People of the Wolf Fish

Here’s what happened:

I was strolling through the aisles at Trader Joe’s, thinking about a meal I was making for some clients of ours. Being that they were vaguely yogic people and I didn’t want to send them into a premature savasana pose by serving them something that had once been living — other than fish, that is, which somehow doesn’t count as having lived in those circles — I decided to do an all seafood dinner.

Norwegian wolf fish

Norwegian wolf fish

So as I browsed the frozen fish aisle look for something inspiring, dark spots caught my eye — Norwegian wolf fish, a species I had never seen nor even heard of before. And I’m a sucker for new stuff.

Arriving home with my prize, I wondered what sort of things I could find online about Norwegian wolf fish. The first thing I found was another food blog where a girl was browsing the frozen fish aisle at Trader Joe’s and discovered wolf fish. She baked hers and served it on arugula with apple-mint relish, which sounded interesting and unlikely to offend the timid yogurt-soaked palates of the yogis. But I continued my research.

Trader Joe’s themselves described Anarhichas minor on their website as “a sharp-toothed, cold-water fish that’s sustainably harvested for us in the Barents Sea, off the coast of Norway” and “a good substitute for Dover Sole, which shares the mild and slightly sweet flavor of lobster.” They helpfully suggested poaching, pan sautéing or steaming, and “a little drawn butter couldn’t hurt.”

I decided, instead, to “crust” mine with minced scallions (on the non-skin side), crisped up a bit in hot olive oil, then flipped to crisp the skin too. I served it with a beurre blanc over Israeli cous cous with wild greens, and flavor dots of white truffle oil and balsamic reduction. Were I to do it again, I might take the skin off as it was a little overly oily and fishy.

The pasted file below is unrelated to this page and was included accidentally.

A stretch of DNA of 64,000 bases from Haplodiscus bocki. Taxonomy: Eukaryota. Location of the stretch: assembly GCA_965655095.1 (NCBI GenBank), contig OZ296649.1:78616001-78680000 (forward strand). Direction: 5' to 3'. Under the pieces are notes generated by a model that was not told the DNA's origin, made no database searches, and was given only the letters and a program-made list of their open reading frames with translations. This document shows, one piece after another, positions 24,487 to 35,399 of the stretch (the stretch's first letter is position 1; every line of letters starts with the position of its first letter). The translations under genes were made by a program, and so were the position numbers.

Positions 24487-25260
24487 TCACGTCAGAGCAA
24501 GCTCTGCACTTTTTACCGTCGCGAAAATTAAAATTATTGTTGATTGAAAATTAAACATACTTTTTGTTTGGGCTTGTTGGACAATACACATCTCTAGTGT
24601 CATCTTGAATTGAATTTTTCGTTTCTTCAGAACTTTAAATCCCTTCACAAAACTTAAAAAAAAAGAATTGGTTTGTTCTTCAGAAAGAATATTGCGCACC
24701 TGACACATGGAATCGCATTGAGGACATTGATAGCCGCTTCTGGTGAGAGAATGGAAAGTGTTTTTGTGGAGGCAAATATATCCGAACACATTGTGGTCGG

Scallion-crusted wolf fish with beurre blanc and wild greens Israeli cous cous

Scallion-crusted wolf fish with beurre blanc and wild greens Israeli cous cous

What did the yogis think? There was some requisite poking, and only a few questions about the origins of the fish and the non-GMOness of the greens (Although the fish is “wild caught,” I still told them that it came from the sustainable fisherman folks at the farmer’s market. But I was truthful about the greens coming from my own garden). And thus satisfied, they ate up and licked the plates.

Next time you’re browsing the aisles of Trader Joe’s looking for inspiration, grab some Anarhichas minor and dig in! It’s not quite lobster, but it’ll do.

*    *    *

Scallion-crusted wolf fish with beurre blanc and wild greens Israeli cous cous
serves 4

1 to 1.5 lbs. wolf fish filets
4 scallions, white and light green parts, finely chopped
1 tbsp. potato or corn starch
2 tbsp. olive oil
1 cup Israeli cous cous
1 cup chicken or vegetable stock
1 cup chopped small leaf “wild” greens (mustard, Russian kale, etc.)
1 tbsp. butter
truffle oil (optional)
balsamic reduction or “glaze” (optional)